His pitch-calling skills were made evident once again in 1949, leading the Cardinals' pitching staff to the lowest team earned run average in the league, as the Cardinals once again finished in second place, one game behind the Dodgers. Rice had his best season in 1952, posting a.259 batting average along with 11 home runs and a career-high 65 runs batted in. He led National League catchers in games played, assists and in baserunners caught stealing; the following season, Rice was named as a reserve player for the National League team in the 1953 All-Star Game, although an injury kept him from participating in the game. Rice was injured during a game against the Dodgers on 7 June, 1954 when Roy Campanella stole home and spiked Rice's leg. While he was sidelined with the injury, his replacement, Bill Sarni hit for a.300 average for the remainder of the season. In the middle of the 1955 season, the 32-year-old Rice was traded to the Milwaukee Braves, who were in need of a backup catcher for their perennial All-Star, Del Crandall.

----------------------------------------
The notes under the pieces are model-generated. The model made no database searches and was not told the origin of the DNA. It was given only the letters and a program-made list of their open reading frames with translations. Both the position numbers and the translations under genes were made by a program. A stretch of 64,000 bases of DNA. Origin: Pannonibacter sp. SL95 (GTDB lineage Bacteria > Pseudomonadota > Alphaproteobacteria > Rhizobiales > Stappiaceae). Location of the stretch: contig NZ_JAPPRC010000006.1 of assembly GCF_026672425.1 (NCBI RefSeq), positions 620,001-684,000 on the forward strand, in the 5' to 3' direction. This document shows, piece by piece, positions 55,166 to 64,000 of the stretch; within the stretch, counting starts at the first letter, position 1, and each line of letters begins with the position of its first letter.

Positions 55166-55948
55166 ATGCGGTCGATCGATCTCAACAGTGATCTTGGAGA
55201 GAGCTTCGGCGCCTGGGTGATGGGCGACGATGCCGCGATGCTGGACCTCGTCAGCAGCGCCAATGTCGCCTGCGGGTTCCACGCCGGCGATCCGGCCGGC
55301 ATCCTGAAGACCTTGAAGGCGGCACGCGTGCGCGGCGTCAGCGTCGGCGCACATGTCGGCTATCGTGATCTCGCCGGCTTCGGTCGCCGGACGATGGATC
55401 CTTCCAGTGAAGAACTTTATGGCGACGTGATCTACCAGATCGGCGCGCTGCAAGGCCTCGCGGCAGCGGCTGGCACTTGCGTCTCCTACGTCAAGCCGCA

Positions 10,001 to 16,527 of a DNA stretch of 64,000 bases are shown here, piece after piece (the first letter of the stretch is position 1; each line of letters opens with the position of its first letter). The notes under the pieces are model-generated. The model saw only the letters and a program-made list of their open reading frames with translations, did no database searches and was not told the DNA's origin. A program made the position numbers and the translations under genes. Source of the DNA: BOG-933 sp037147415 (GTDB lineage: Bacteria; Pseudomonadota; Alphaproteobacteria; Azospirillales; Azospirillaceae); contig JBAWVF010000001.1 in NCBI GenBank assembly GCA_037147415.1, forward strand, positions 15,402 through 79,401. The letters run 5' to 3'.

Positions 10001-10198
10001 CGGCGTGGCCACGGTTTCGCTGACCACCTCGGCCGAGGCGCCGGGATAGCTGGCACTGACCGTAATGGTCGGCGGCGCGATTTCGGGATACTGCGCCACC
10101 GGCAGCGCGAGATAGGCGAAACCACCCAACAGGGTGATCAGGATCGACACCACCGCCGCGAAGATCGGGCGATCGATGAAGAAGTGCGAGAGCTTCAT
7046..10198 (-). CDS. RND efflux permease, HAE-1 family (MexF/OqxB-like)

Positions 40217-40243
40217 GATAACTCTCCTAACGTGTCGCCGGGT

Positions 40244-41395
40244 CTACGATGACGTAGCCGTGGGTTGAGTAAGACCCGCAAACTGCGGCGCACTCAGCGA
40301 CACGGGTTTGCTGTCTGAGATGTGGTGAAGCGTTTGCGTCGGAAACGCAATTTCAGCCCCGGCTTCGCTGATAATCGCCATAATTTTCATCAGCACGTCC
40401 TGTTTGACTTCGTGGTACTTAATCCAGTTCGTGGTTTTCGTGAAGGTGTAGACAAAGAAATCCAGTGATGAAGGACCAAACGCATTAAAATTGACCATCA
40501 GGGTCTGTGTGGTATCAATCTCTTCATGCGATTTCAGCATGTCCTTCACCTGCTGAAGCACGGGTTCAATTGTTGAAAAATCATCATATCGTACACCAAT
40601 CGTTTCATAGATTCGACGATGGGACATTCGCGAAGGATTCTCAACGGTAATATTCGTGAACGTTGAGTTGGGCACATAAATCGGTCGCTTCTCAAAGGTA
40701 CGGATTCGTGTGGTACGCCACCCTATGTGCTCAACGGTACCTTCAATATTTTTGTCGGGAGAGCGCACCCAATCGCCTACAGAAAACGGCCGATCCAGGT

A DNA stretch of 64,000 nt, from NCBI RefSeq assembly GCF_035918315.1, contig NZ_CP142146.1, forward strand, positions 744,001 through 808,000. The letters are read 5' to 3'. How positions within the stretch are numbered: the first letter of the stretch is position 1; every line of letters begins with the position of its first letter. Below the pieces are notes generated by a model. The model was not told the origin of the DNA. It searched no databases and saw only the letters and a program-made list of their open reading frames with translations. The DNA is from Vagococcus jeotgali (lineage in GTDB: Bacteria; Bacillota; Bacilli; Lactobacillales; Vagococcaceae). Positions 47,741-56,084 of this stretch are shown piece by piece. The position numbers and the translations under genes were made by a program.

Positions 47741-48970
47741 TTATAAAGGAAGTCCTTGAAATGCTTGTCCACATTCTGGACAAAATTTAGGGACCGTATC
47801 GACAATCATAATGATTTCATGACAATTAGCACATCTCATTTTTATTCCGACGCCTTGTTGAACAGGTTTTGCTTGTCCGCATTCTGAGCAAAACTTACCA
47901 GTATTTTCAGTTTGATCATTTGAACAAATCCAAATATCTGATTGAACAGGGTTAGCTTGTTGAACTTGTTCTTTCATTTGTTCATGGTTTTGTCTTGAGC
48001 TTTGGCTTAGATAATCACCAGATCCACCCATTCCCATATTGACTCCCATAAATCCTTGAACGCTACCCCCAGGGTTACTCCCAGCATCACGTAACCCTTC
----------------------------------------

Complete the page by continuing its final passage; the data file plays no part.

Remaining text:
He became pitcher Bob Buhl's personal catcher, as Buhl didn't like having Crandall calling his pitches. In 1956, Rice helped Buhl to an 18-8 record as the Braves held first place with two games left in the season before the team faltered and finished the season one game behind the Dodgers. In the 1957 season, Buhl again won 18 games and posted a 2.74 earned run average with Rice as his catcher, as the Braves won the National League pennant. Rice became a member of his second world championship winning team when the Braves defeated the New York Yankees in the 1957 World Series; the Braves won the National League pennant for a second consecutive year in 1958, but lost a rematch with the Yankees in the 1958 World Series. In June 1959, Rice suffered a broken leg in a collision at home plate with Willie Mays, he was used sparingly upon his return. He played in only a handful of games before he was given a coaching position in late August to make room on the roster for another player; the Braves released him at the end of the season.